“Steps must be taken” to find out why the cost of legal services is increasing, despite the changed market and “great number of providers”, the Lord Chief Justice, Lord Thomas, has said.
Lord Thomas also warned, in his annual report to Parliament, that use of mediation and ADR is reducing as the number of litigants in person increases.
“The Jackson reforms are playing a vital role in trying to ensure that there is access to justice for the citizen and access at a proportionate cost for businesses,” the LCJ said.
“However, it is becoming increasingly clear that steps must be taken to examine why the cost of legal services is increasing despite the significant change in the legal market and the great number of providers of legal services.
“Competition should have reduced cost significantly, but this is not happening”.
The LCJ said the judiciary had expressed a “number of reservations” on government proposals to increase court fees and introduce the concept of above-cost enhanced fees for some commercial cases.
“While court fees often represent a fraction of litigation costs, they do have an effect, particularly on litigants in person.”
The LCJ said a combination of a “very significant rise” in the proportion of litigants in person since LASPO and in “the time taken to control the costs of litigation through costs budgeting” had placed a “considerable strain” on the civil justice system.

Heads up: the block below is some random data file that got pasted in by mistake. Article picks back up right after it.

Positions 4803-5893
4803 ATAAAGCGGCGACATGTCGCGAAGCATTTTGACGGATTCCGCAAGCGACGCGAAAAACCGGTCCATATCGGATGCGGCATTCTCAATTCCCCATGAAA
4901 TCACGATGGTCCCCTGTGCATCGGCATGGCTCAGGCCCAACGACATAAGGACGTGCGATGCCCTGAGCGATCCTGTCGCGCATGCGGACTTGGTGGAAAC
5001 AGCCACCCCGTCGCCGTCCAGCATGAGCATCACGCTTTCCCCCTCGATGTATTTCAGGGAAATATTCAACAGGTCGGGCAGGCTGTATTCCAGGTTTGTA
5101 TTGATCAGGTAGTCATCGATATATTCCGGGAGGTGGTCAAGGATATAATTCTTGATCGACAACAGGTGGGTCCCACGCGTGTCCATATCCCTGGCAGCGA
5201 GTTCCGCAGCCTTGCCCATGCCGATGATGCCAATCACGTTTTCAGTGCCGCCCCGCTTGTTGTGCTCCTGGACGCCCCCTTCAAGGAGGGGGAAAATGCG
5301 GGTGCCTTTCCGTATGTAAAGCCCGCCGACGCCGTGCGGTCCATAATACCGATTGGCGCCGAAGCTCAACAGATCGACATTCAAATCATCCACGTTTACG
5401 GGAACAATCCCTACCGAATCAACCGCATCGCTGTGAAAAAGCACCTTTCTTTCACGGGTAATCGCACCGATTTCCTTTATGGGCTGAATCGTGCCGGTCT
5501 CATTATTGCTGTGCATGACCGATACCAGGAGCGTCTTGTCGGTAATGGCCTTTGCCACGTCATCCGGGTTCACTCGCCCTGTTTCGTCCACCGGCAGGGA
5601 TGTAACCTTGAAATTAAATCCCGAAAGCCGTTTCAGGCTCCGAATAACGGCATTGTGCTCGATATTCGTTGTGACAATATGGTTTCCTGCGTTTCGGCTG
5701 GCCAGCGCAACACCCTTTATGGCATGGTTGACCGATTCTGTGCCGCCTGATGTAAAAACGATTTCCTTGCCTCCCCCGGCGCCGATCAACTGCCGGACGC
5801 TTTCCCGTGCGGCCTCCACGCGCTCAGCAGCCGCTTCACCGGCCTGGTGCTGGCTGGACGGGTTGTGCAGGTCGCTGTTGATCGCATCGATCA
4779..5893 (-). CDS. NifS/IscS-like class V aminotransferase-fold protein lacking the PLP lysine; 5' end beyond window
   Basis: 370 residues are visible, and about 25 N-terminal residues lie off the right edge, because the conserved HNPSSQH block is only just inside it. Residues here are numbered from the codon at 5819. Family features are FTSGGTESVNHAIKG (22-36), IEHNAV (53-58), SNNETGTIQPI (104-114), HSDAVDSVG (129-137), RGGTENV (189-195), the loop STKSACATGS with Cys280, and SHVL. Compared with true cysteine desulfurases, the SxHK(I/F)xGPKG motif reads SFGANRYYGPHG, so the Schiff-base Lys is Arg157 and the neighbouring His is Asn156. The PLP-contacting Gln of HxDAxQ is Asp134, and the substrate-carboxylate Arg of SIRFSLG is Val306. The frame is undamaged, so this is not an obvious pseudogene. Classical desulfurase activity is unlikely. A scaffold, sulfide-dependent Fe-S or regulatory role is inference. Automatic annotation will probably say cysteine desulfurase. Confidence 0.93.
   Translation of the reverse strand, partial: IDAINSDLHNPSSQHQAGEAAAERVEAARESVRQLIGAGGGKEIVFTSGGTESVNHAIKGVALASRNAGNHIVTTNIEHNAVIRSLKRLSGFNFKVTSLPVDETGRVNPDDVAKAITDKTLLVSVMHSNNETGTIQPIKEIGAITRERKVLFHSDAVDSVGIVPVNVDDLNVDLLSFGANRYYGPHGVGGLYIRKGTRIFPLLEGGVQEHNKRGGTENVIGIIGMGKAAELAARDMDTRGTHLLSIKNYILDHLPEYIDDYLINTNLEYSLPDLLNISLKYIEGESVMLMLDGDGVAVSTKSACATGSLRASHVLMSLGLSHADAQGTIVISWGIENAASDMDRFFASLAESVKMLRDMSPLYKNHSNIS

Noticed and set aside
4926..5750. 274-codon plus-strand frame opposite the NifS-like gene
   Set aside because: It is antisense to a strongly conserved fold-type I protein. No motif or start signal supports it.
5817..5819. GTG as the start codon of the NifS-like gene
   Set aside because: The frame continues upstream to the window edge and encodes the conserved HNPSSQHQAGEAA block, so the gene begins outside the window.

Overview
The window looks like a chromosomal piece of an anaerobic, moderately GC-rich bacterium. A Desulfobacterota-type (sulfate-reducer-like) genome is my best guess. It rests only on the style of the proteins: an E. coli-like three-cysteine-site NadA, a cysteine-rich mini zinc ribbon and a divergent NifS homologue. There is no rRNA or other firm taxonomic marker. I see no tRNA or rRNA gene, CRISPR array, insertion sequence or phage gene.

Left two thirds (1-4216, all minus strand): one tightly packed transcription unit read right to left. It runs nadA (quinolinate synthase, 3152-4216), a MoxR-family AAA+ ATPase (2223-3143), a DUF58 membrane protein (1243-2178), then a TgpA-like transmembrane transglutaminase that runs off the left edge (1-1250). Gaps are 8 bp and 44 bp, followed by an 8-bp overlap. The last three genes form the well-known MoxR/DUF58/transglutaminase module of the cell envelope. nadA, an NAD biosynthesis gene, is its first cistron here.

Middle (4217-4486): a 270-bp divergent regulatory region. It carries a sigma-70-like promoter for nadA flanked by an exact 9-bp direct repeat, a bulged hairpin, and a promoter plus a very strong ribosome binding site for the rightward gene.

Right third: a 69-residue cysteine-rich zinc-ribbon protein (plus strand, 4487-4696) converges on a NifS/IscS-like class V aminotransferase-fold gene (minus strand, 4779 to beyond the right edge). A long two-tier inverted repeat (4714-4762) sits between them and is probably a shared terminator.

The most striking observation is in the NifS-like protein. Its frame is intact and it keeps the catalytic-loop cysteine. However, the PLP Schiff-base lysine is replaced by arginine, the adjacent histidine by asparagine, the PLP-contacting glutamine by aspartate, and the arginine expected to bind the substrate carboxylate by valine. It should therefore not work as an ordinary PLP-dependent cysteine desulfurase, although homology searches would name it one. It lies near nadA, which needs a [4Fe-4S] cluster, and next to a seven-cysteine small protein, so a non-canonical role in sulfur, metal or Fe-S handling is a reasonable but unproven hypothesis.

“Although litigants in person are not in themselves ‘a problem’ for the courts, the issue for the courts and the government is that the system has not developed with a focus on unrepresented litigants, and there is now an unprecedented increase in their incidence.
“The judiciary’s view, based on inquiries it has made albeit so far unsupported by full statistical evidence, is that cases are consequently taking longer.
“Cases which may never have been brought or would have been compromised at an early stage are often fully-contested, and the take-up of mediation and ADR has reduced.”
Lord Thomas praised the Lord Chancellor, Chris Grayling, for securing a Treasury funding package worth £713m for the modernisation of the courts in March this year. The LCJ said a “programme board” had been set up by HM Courts and Tribunal Service, including senior judges, to take forward the work.
“The courts and tribunals of England and Wales receive national and international acclaim for the manner in which they deliver justice. Without this investment their continued ability to do so would have been gravely imperilled.
“Managed decline would have been inevitable; and the outlook, given the international competition, would have been bleak for London as an international dispute resolution centre.
“That is because most of the IT systems are significantly out of date, there are no longer the resources available to manage a paper-based system, and accurate and comprehensive data essential to maintaining the system are lacking.”